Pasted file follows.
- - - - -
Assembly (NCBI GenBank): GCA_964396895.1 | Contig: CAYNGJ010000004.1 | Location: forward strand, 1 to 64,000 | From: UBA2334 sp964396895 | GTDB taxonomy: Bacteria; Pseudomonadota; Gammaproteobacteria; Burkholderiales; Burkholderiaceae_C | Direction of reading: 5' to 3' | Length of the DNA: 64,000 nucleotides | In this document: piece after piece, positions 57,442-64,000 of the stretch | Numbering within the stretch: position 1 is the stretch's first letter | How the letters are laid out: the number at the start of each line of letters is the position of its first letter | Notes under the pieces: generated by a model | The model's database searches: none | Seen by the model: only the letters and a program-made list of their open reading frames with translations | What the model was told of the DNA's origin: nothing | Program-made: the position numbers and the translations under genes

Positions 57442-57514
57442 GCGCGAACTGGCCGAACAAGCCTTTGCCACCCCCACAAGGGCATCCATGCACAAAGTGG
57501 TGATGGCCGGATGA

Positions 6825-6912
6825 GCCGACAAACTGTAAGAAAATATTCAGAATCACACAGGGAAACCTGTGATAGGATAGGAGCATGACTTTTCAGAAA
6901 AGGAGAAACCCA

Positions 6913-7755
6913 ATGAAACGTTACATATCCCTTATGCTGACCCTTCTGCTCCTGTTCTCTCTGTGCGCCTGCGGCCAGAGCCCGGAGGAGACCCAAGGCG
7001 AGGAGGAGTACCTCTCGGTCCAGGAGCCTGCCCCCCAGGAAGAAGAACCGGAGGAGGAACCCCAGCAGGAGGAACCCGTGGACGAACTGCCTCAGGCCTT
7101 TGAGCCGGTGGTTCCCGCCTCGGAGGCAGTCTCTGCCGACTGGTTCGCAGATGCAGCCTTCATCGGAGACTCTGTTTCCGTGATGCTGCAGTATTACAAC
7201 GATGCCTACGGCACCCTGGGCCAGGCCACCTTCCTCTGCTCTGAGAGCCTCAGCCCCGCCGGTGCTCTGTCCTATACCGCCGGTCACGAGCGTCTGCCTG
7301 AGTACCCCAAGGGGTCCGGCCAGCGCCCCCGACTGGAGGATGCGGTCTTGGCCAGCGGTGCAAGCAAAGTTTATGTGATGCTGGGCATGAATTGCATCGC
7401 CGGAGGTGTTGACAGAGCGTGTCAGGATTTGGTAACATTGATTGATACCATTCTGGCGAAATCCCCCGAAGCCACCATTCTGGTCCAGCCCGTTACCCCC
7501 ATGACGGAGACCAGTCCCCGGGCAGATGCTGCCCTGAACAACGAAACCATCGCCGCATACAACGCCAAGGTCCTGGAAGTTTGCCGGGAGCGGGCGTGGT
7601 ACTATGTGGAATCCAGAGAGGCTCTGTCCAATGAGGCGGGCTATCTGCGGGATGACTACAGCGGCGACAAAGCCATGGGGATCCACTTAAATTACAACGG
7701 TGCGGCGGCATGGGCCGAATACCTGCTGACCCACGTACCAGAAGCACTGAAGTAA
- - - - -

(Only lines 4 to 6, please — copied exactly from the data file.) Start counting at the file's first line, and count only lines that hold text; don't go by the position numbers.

57501 TGATGGCCGGATGA

Positions 6825-6912
6825 GCCGACAAACTGTAAGAAAATATTCAGAATCACACAGGGAAACCTGTGATAGGATAGGAGCATGACTTTTCAGAAA